A party may appeal against such a decision to the Court of Appeal on a point of law only. Any party who wishes to appeal should apply to the Upper Tribunal for permission, at the hearing at which the decision is given. If no application is made, the Tribunal must nonetheless consider at the hearing whether to give or refuse permission to appeal (rule 44(4B) of the Tribunal Procedure (Upper Tribunal) Rules 2008).

If the Tribunal refuses permission, either in response to an application or by virtue of rule 44(4B), then the party wishing to appeal can apply for permission from the Court of Appeal itself. This must be done by filing an appellant’s notice with the Civil Appeals Office of the Court of Appeal within 28 days of the date the Tribunal’s decision on permission to appeal was sent (Civil Procedure Rules Practice Direction 52D 3.3).

Case No: JR/3246/2019 (‘V’)

JR/1043/2019 (‘V’)



Field House,

Breams Buildings

London, EC4A 1WR

and via Skype for Business

3rd June 2021




- - - - - - - - - - - - - - - - - - - -



on the application of




- and -



- - - - - - - - - - - - - - - - - - - -

Mr Z Jafferji and Mr A Rehman, instructed by Lawise Solicitors,

for the first applicant

Ms S Naik QC and Ms Ella Gunn, instructed by Jein Solicitors,

for the second applicant

Mr R Harland (instructed by the Government Legal Department) for the respondent

Hearing dates: 12th February and 30th March 2021

- - - - - - - - - - - - - - - - - - - -


- - - - - - - - - - - - - - - - - - - -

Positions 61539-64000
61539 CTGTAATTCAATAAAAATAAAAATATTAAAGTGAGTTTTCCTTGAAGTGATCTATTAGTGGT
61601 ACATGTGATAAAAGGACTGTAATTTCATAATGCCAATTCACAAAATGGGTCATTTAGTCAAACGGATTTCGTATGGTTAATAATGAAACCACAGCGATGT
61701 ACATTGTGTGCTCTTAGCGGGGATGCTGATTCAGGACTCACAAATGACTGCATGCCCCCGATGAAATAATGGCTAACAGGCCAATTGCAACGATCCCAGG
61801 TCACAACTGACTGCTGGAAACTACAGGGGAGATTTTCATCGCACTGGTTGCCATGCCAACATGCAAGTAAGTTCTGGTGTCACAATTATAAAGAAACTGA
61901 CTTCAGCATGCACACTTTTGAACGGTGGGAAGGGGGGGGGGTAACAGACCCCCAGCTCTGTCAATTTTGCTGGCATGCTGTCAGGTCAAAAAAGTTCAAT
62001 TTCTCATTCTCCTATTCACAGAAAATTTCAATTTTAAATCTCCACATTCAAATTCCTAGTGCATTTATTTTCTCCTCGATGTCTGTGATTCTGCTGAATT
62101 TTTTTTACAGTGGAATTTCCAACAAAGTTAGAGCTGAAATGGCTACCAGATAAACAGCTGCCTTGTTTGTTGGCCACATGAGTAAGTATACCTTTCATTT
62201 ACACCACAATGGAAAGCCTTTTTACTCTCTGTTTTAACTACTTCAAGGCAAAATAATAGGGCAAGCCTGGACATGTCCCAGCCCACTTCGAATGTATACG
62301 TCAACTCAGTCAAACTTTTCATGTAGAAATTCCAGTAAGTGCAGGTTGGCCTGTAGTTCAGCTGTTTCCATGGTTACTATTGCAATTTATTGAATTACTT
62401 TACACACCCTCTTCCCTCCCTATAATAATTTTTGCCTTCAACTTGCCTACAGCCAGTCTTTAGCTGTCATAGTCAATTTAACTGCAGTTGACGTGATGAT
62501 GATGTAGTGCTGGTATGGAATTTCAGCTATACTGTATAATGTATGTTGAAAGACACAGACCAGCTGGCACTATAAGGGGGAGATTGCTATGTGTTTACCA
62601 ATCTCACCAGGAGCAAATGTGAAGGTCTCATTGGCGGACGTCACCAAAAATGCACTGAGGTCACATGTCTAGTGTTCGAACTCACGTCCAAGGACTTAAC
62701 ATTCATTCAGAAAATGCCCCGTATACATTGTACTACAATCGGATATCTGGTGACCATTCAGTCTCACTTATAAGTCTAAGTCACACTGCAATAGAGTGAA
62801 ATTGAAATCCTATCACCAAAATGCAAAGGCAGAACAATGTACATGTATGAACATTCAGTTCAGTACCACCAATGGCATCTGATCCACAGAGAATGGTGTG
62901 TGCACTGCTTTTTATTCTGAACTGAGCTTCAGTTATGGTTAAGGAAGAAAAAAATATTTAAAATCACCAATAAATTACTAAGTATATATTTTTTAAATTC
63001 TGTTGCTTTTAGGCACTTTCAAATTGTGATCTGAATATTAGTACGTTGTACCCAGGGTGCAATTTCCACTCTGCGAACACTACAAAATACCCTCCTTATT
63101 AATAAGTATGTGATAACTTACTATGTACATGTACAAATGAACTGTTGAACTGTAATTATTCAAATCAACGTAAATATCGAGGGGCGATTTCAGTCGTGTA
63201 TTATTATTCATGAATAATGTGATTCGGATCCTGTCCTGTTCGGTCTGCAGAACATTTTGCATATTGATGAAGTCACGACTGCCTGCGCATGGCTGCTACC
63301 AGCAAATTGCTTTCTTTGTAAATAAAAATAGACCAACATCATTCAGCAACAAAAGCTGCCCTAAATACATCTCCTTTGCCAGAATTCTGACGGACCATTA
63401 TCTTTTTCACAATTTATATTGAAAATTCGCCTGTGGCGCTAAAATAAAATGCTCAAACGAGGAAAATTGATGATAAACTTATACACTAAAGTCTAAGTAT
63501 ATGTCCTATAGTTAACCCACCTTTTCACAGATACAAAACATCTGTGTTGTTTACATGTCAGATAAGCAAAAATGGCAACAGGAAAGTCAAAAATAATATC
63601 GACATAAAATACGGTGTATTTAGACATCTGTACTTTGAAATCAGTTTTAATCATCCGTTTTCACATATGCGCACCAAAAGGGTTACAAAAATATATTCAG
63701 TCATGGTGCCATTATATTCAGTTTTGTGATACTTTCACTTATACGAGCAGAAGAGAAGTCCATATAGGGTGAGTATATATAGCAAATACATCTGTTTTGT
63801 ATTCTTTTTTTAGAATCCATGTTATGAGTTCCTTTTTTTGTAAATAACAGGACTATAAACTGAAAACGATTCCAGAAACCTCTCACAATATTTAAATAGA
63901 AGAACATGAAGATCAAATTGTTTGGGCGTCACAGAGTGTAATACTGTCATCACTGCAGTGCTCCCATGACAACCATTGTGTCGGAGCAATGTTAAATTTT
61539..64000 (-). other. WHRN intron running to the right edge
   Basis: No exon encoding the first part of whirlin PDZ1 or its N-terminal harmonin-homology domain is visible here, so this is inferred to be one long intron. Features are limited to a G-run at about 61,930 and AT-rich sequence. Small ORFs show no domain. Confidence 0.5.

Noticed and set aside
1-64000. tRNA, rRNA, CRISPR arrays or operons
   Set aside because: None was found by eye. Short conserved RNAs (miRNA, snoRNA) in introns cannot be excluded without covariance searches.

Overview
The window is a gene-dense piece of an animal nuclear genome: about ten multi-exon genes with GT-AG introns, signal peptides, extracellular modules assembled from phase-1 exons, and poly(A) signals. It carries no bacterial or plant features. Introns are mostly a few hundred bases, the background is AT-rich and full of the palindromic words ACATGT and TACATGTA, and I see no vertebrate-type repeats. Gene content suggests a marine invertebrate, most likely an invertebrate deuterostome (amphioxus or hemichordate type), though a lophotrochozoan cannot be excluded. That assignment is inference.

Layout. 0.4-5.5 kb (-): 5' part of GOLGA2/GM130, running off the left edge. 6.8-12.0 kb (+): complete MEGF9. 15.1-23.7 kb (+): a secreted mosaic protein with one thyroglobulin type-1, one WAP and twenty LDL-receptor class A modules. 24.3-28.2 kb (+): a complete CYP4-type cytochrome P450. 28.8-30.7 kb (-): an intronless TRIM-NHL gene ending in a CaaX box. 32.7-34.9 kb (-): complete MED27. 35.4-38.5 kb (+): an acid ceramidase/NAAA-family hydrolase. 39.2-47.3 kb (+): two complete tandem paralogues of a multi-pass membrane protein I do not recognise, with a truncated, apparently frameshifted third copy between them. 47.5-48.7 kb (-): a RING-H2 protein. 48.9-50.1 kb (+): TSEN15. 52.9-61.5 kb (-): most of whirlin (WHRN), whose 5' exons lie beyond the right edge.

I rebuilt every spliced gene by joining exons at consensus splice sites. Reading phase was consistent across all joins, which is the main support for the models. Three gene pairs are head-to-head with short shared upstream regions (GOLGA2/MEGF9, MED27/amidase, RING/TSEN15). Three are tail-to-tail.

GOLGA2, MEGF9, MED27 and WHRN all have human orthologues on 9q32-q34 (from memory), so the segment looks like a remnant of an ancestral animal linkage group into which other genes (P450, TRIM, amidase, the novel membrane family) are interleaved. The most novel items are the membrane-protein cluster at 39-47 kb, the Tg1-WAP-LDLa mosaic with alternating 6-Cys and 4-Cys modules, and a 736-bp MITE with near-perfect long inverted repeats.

A. Introduction

  1. We conducted the hearings from open court at Field House, while the parties’ representatives attended via Skype for Business. The Skype link was also open to members of the public to access. We monitored the quality of the communications between the parties and us and we were satisfied overall that the parties were able to participate effectively in the hearing.

  2. The applicants’ applications raised common issues relating to the respondent’s application of her long residence policy; her exercise of discretion for those applying for indefinite leave to remain, where they do not meet the long residence requirements of the Immigration Rules; the issue of proportionality, in the context of article 8 of the European Convention on Human Rights (‘ECHR’); and the respondent’s consideration of the applicants’ further submissions as fresh claims, for the purposes of paragraph 353 of the Immigration Rules.

  3. As a consequence of the respondent’s refusal to treat the applicants’ further submissions as fresh claims, no statutory right of appeal arose and the challenges to the respondent’s decisions came before us as applications for judicial review. At the core of the respondent’s decisions was the common circumstance that the applicants were all ‘open-ended’ overstayers, as described by the Court of Appeal in the case of Hoque & Ors v SSHD [2020] EWCA Civ 1357 (see [9]).

  4. The applicants accept that their ILR applications fell for refusal under the Immigration Rules, as now understood as a result of Hoque, but they contend that the respondent impermissibly failed to apply her own, wider policy in relation to long residence, which would otherwise result in them being granted some form of leave and so becoming ‘book-ended’ overstayers; failed to consider her residual discretion; and failed adequately to carry out a proportionality assessment for article 8 ECHR purposes. All parties accepted that it was for this Tribunal to determine the meaning of the respondent’s long residence policy.

  5. A synopsis of each of the applicants’ circumstances is set out below.

B. The applicants


  1. AW is a citizen of Pakistan born on 5th May 1979. He arrived in the UK lawfully with permission to enter as a student on 19th April 2009, with leave to remain until 30th July 2012. Prior to expiry of that leave, he made an in-time application on 27th January 2012 for leave to remain as a tier 1 post-study migrant and was granted further leave on 10th May 2012 until 12th May 2014. On that date, he submitted a further in-time application, for further leave to remain as a tier 1 entrepreneur and his leave was granted until 24th June 2017. That was the last date on...